One question I get a lot (and that I asked myself when I was beginning to write pattern proposals) is how long the proposal should be, and how much detail I should include. The two questions are related, with the length of the proposal impacting how much information you can put in your proposal. Today we’ll focus on proposal length.
Proposal length is highly depending on the publisher. Each publisher will have different requirements for what they want in a proposal, and how much space they allow you to compile your submission. How do you know what a publisher wants to see? Three great place to look for information on allowable pattern proposal length are: 1) the submission call, 2) a proposal submission example, and 3) a blog post on ideal pattern proposals. Let’s look at each of these.
The Submission Call
Some publishers will explicitly state the allowed proposal length in their call for proposals. You might recall from my recent post on where to find submission calls, look for these in publishers’ emails, on their website, and in their social media. A submission call announcement will often have a succinct description of the theme and desired projects, with a link to the full submission call elsewhere. Follow this link and look for detailed information on what’s required in the pattern proposal, including the allowed length.
A Proposal Example
When it’s available, a proposal example is is an extremely helpful tool. This is an example the publisher provides, that they consider to be an excellent pattern proposal. You can learn lots of useful of information for this type of example, including the page allowance they’re looking for. Whatever number of pages the example pattern proposal uses, consider this the standard for this publisher, and style your proposal accordingly.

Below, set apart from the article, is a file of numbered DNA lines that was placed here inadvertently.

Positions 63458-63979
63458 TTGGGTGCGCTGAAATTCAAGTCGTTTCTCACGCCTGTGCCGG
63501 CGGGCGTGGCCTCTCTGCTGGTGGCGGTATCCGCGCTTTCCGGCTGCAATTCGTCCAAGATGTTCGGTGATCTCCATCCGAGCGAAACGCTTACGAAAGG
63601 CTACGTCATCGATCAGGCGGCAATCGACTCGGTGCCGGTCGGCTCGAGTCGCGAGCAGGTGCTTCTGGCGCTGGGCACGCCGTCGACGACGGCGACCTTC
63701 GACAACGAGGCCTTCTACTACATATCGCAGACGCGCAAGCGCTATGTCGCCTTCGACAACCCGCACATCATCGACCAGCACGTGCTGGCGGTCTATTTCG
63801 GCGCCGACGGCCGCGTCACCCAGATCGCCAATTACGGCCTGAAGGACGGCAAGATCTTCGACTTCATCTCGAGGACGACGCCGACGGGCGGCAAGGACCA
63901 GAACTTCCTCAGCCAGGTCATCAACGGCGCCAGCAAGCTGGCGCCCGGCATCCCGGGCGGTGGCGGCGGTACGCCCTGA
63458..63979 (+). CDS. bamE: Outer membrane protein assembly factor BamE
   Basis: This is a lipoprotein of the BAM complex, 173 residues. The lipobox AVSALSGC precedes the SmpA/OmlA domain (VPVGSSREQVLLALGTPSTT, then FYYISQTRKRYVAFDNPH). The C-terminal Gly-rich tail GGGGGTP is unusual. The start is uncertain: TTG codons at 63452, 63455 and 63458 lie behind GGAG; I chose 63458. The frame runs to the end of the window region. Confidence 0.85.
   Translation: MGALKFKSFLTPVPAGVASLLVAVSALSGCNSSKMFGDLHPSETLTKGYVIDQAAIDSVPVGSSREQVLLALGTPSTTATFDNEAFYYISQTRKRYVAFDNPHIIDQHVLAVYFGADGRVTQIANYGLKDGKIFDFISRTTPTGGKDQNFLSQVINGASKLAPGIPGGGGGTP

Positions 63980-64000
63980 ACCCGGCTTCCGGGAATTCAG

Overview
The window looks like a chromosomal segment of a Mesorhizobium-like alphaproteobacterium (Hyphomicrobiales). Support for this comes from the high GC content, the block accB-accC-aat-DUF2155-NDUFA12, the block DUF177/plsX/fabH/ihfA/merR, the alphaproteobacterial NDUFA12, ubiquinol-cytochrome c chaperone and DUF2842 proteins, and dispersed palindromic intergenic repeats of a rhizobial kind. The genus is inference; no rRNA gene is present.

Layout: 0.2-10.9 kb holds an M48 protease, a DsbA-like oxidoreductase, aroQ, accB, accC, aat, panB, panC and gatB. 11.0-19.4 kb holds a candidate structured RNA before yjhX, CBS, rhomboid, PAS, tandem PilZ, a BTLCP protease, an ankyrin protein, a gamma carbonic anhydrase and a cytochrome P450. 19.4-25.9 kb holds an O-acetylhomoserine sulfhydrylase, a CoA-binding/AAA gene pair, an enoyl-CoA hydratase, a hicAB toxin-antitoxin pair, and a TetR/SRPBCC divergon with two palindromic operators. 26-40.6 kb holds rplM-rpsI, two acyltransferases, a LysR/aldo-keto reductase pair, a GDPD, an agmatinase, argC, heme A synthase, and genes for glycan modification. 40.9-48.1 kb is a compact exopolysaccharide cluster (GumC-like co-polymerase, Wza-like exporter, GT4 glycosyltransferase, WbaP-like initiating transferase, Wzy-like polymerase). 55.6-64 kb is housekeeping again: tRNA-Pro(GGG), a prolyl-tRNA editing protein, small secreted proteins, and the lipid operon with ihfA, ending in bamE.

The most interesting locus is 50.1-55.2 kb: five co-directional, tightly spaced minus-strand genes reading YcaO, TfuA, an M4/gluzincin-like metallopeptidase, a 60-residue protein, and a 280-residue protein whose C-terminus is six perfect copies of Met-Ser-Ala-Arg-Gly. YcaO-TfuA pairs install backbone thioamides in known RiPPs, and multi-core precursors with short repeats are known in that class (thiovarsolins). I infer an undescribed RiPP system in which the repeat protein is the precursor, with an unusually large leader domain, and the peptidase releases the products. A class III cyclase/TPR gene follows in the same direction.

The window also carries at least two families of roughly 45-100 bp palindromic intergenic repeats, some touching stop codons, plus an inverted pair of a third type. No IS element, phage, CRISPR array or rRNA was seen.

Blog Post on Pattern Proposals
Some publishers will link in their submission call to a blog post they’ve created on their perspective on an ideal pattern proposal. An example of this is Making Stories Magazine; they have a blog post on writing a great pattern proposal, that you can find here. These posts can be very helpful, but remember that they apply to this publisher in particular. While there’s certainly carry over between publishers, what exactly each one is looking for will be unique. Look for blog posts by your target publishers, articulating all aspects of what they consider ideal in a proposal, including the length and amount of detail to include.
If the above approaches don’t yield an allowed length for the publishers(s) you’re pursuing, use this rule of thumb: ‘When in doubt, stick to 1 page!’ It’s not a hard and fast rule, but many publishers have a 1 page limit on proposal submissions. Additionally, brevity and conciseness are always valuable when it comes to pitching your pattern idea.
Looking for more tips on writing pattern proposals? Bookmark this site – my masterclass Pattern Proposals that Impress launches here soon! Also, make sure you’re on my mailing list for all the latest updates on coursework and designer tips and tricks.